Unambiguous identification of JC polyomavirus strains transmitted from parents to children

Unambiguous identification of JC polyomavirus strains transmitted from parents to children JC polyomavirus (JCV), the etiological agent of progressive multifocal leukoencephalopathy, is ubiquitous in humans, infecting children asymptomatically, then persisting in renal tissue. It has been proposed that JCV is transmitted mainly from parents to children through long-term cohabitation. The objective of this study was to further elucidate the mode of JCV transmission. In 5 families, we selected parent/child pairs between whom JCV was probably transmitted (judged on the basis of the identity of a 610-bp JCV DNA sequence between the parent and child). We established 5 to 9 complete JCV DNA clones from the urine of each parent or child. The complete sequences of these clones were determined and compared in each family. Nucleotide substitutions were detected in 4 parents and 1 child, and sequence rearrangements (deletions or duplications) were found in 2 parents and 2 children. Phylogenetic comparison of the detected sequences indicated that the diversity of JCV DNA sequences was generated in each family (i.e. not caused by multiple infection). We found that in 4 of the 5 families, a sequence detected in the parent was completely identical to one in the child. These findings provided further support for the proposed mode of JCV transmission, i.e. parent-to-child transmission during cohabitation. http://www.deepdyve.com/assets/images/DeepDyve-Logo-lg.png Archives of Virology Springer Journals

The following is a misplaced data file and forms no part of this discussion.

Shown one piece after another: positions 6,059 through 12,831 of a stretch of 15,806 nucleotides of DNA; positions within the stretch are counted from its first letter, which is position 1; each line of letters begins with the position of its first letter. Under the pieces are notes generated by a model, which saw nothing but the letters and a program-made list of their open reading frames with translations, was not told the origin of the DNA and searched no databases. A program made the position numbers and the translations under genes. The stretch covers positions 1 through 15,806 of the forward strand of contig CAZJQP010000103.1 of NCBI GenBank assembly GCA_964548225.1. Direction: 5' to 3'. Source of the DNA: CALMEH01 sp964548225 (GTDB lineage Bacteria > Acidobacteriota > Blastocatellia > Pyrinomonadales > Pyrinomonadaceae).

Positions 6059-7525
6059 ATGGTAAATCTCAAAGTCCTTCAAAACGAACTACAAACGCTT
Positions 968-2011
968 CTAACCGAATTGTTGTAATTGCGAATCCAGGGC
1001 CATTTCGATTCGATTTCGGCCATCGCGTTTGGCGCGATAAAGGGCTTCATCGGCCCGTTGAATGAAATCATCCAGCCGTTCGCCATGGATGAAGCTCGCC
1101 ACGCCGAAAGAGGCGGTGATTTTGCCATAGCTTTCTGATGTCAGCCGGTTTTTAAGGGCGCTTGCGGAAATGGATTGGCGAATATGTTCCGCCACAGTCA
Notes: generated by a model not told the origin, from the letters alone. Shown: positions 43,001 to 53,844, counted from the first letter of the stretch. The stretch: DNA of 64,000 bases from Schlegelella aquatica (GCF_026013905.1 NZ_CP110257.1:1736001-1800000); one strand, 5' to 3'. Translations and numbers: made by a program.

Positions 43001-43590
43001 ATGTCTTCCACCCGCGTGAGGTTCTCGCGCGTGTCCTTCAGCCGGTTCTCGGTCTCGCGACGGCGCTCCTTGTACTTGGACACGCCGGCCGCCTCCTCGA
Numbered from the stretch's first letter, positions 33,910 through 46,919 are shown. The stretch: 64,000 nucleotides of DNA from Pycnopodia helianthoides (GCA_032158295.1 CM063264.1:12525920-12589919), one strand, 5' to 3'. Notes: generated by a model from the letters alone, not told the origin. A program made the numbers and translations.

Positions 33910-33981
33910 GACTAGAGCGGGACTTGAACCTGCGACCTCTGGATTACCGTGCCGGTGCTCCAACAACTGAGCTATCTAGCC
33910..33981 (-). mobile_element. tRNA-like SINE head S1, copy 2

Unambiguous identification of JC polyomavirus strains transmitted from parents to children

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Publisher
Springer Journals
Copyright
Copyright © 2004 by Springer-Verlag/Wien
Subject
LifeSciences
ISSN
0304-8608
eISSN
1432-8798
D.O.I.
10.1007/s00705-003-0214-6
Publisher site
See Article on Publisher Site

Abstract

JC polyomavirus (JCV), the etiological agent of progressive multifocal leukoencephalopathy, is ubiquitous in humans, infecting children asymptomatically, then persisting in renal tissue. It has been proposed that JCV is transmitted mainly from parents to children through long-term cohabitation. The objective of this study was to further elucidate the mode of JCV transmission. In 5 families, we selected parent/child pairs between whom JCV was probably transmitted (judged on the basis of the identity of a 610-bp JCV DNA sequence between the parent and child). We established 5 to 9 complete JCV DNA clones from the urine of each parent or child. The complete sequences of these clones were determined and compared in each family. Nucleotide substitutions were detected in 4 parents and 1 child, and sequence rearrangements (deletions or duplications) were found in 2 parents and 2 children. Phylogenetic comparison of the detected sequences indicated that the diversity of JCV DNA sequences was generated in each family (i.e. not caused by multiple infection). We found that in 4 of the 5 families, a sequence detected in the parent was completely identical to one in the child. These findings provided further support for the proposed mode of JCV transmission, i.e. parent-to-child transmission during cohabitation.

Journal

Archives of VirologySpringer Journals

Published: Feb 1, 2004

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